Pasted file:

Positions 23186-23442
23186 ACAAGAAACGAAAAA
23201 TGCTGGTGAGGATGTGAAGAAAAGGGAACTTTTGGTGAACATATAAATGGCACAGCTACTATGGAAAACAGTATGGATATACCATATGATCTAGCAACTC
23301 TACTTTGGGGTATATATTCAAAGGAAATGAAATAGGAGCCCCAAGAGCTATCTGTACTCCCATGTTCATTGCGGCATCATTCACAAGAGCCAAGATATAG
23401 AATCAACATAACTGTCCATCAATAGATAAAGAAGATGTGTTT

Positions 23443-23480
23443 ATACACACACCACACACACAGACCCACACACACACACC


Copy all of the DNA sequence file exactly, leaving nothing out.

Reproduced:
Positions 23186-23442
23186 ACAAGAAACGAAAAA
23201 TGCTGGTGAGGATGTGAAGAAAAGGGAACTTTTGGTGAACATATAAATGGCACAGCTACTATGGAAAACAGTATGGATATACCATATGATCTAGCAACTC
23301 TACTTTGGGGTATATATTCAAAGGAAATGAAATAGGAGCCCCAAGAGCTATCTGTACTCCCATGTTCATTGCGGCATCATTCACAAGAGCCAAGATATAG
23401 AATCAACATAACTGTCCATCAATAGATAAAGAAGATGTGTTT

Positions 23443-23480
23443 ATACACACACCACACACACAGACCCACACACACACACC